1. Where is the history job market going?: Here’s Robert Townsend’s thesis. Here’s Marc Bousquet’s antithesis. Finally, this is not a Kantian synthesis, but here’s a different train of thought altogether. I’m somewhere between the Bousquet and Mondschein camps—although I accept the immediate reality of the facts in Townsend’s report.
2. Books of the Century: Berkeley graduate student Daniel Immerwahr has constructed an incredibly useful website containing lists of bestsellers and significant books from each decade of the twentieth century. Immerwahr is a PhD candidate under the direction of David Hollinger.
3. One Professor’s Top 10 List on the Past Decade: University of Michigan history professor Juan Cole takes an admittedly slanted and negative look back. I’m not a Juan Cole follower, but I think historians will be sorting out his 10 points of concern for many years to come.
4. The Fate of the Liberal Arts in Tough Economic Times: Mary B. Marcy reflects on the usefulness of, and demand for, the liberal arts. This NYT article touches on similar concerns (i.e. drop philosophy?!). John Fea responds directly to Marcy’s article and raises other questions. As a former student advisor, I especially appreciate Fea’s point about educating parents on the long and short-term needs of their college-aged children. Yes, these are perennial issues (a result of the mid-winter blues?), but all three pieces contain a number of poignant points and bits of information. I’m particularly intrigued by the UCLA/HERI data from 2008. Yes, that data predates the crisis, but it says something about student desires. That data mollifies my occasional concern, from the demand side at least, that some administrators won’t be happy until the only majors offered are business, finance, computer science, or fill-in-the-blank-professional-school prep. It is clear, however, that tough economic times do not mean that questions about the big issues—the “Great Ideas”—are permanently forgotten by students. The hopeful professional in me sees those questions as only occasionally submerged by a deluge of present needs.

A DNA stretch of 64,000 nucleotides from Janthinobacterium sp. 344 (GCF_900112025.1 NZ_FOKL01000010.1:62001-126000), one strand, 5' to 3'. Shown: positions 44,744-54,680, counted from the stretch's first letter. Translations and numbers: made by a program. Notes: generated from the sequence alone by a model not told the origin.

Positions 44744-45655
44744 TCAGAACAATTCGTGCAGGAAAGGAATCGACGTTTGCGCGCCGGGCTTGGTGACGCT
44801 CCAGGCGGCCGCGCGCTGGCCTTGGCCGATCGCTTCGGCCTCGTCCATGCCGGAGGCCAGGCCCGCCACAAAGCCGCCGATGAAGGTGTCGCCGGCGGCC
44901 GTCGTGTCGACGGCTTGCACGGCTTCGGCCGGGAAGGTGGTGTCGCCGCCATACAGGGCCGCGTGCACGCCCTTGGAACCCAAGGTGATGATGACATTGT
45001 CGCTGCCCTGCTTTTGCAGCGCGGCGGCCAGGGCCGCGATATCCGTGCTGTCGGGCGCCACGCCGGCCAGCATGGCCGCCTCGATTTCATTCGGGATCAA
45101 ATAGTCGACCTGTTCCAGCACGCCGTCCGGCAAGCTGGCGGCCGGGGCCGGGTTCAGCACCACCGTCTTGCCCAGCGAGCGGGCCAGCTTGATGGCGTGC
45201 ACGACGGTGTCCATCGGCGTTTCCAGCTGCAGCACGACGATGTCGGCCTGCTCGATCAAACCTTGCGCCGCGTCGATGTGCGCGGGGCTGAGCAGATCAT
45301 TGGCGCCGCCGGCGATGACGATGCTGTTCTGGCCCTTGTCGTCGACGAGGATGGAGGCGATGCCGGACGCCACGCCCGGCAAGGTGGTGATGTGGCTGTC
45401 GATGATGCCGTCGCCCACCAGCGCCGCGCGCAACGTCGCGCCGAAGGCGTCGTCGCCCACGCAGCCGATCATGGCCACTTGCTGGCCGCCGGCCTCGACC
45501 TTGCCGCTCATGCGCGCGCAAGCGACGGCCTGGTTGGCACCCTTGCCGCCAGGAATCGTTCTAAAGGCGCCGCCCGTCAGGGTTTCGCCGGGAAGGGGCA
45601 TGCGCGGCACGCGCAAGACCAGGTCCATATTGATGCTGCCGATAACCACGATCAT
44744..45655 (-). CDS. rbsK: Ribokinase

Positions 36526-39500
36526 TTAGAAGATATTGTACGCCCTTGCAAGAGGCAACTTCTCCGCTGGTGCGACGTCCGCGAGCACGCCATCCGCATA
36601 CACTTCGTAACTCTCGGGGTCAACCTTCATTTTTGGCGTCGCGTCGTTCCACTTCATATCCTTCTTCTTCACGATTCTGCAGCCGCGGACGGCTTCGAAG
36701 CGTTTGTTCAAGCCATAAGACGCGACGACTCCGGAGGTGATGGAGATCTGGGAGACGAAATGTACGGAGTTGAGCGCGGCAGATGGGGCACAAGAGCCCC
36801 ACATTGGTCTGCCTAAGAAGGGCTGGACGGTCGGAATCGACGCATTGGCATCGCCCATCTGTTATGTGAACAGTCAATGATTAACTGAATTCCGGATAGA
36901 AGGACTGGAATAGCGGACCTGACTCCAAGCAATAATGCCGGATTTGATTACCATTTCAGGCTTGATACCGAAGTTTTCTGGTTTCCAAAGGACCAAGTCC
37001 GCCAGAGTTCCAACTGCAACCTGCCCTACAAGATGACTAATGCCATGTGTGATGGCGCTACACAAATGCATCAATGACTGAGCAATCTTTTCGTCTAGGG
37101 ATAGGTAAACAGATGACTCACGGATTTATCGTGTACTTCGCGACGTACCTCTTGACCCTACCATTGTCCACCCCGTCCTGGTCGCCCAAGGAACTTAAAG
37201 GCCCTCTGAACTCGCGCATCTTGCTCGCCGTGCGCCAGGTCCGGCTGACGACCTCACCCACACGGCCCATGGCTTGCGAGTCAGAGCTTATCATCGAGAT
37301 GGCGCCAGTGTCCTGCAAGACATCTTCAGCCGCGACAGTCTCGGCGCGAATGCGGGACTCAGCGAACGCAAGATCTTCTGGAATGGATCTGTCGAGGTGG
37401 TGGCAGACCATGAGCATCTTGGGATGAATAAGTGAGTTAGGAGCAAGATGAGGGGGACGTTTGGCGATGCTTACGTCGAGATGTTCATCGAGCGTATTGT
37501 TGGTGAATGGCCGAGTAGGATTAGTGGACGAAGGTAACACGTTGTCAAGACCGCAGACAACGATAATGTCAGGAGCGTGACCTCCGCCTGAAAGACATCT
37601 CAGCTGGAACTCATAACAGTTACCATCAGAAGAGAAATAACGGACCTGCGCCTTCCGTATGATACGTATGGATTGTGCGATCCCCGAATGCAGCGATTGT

5. The Return of The Baffler: This is somewhat off-topic with regard to USIH, but Thomas Frank’s thoughtful magazine is set to reappear in 2010.